Snowchange Oral History: Nutendli Chukchi Obshchina

Map section

Section of map of Nutendli community land use. View a full version of of the map. Credit: © Tero Mustonen, Snowchange Cooperative[/caption]

The Nutendli Chukchi obshchina A clan- or kin-based Indigenous community enterprise as defined by Russian Indigenous legislation has reindeer herding areas on the Eastern bank of the Kolyma river. The Nutendli community formed when they split from the Turvaurgin community in 1989, and the process was completed in the early 1990s. In 1992, 1,107 reindeer were given to Nutendli from the sovkhoz, or the state-owned farm, to start their herd. Today over 2,000 reindeer form the economic base of the community.

The community is led by Vyacheslav Kemlil, son of Grandmother Akulina Kemlil and Grandfather Jegor Nutendli, the Elders of the community. Other relatives such as Zoja Nikolajevna Tokareva, sister of Akulina, belong to the community.

From 2005 to 2008, Nutendli had one brigade with three yaranga A tent-like traditional home for Indigenous peoples of Russia. The first brigade is led by Vitaly Kemlil, brother of Vyacheslav. By 2010, a second reindeer herding brigade had been established. In addition to herding, subsistence fishing and some hunting form the basis of Nutendli livelihoods. The Nutendli reindeer belong to the khargin breed, which is a stock of reindeer with a special national status.

Reindeer herdPhotograph of a Nutendli reindeer herd. Photo credit: © Tero Mustonen, Snowchange Cooperative

The work that Nutendli has undertaken with the Snowchange Cooperative follows the same lines as with Turvaurgin. One of the exceptions is the nomadic school that Nutendli established in 2002. Several donor organizations, such as the United Nations Educational, Scientific and Cultural Organization (UNESCO), Save the Children Iceland, the Snowchange Cooperative, and others have worked to support the school over the years because it is a unique attempt to preserve the Chukchi culture and way of life.

At the nomadic school, local elders teach the younger generation, with help from a teacher provided by the regional administration. Other costs of the school are provided by the obshchina rather than from the Sakha or Russian governments. The approach to learning in Nutendli is unique. Every child has his or her own reindeer, and their parents help the children take care of them. During the summer, children take part in reindeer herding and other traditional activities such as fishing. In winter, the students remain with their families, rather than being sent to residential schools in towns. In this way, the herding groups remain socially intact throughout the year, and the children participate in all the activities of the group. This practical approach enables them to learn about their own culture and language in action.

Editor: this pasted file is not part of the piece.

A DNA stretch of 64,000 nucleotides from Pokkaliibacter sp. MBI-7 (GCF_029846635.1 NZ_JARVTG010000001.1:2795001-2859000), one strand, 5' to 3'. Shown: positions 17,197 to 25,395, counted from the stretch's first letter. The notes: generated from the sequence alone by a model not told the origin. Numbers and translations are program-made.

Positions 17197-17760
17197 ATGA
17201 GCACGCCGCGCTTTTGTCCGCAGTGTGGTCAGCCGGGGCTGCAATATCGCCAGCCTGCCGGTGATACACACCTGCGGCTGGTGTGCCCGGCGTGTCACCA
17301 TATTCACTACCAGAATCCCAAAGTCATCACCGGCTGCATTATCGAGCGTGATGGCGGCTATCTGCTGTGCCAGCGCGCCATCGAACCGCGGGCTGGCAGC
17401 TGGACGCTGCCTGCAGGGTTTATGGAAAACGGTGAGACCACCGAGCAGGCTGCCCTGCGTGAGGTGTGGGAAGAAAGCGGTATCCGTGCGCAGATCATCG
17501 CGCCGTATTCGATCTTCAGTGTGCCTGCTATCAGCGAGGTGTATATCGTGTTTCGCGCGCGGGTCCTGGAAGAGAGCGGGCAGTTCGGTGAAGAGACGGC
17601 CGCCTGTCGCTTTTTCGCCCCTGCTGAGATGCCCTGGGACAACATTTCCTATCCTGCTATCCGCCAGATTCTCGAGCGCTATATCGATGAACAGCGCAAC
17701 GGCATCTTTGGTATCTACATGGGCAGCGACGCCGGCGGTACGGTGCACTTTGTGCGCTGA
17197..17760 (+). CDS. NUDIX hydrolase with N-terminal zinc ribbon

Group photoPhotograph of Nutendli children. Photo credit: © Tero Mustonen, Snowchange Cooperative

Vyacheslav Kemlil, the leader of Nutendli, says he wants to teach children all aspects of reindeer herding, as well as the Chukchi language. He says that it is easy to become a herder, but that one must also learn about nature, and from other elders with more experience. He wants his children's generation to be well educated and capable of living the traditional way of life. He and others interviewed believe that preservation of knowledge, culture, and way of life are essential for the community to survive amidst the societal, economic, and climate changes they face.

Traditional Songs of the Nutendli

Nutendli community members are well-known traditional singers. Listen here for Vyacreslav Kemlils performance "Tundra Awakens in the Spring."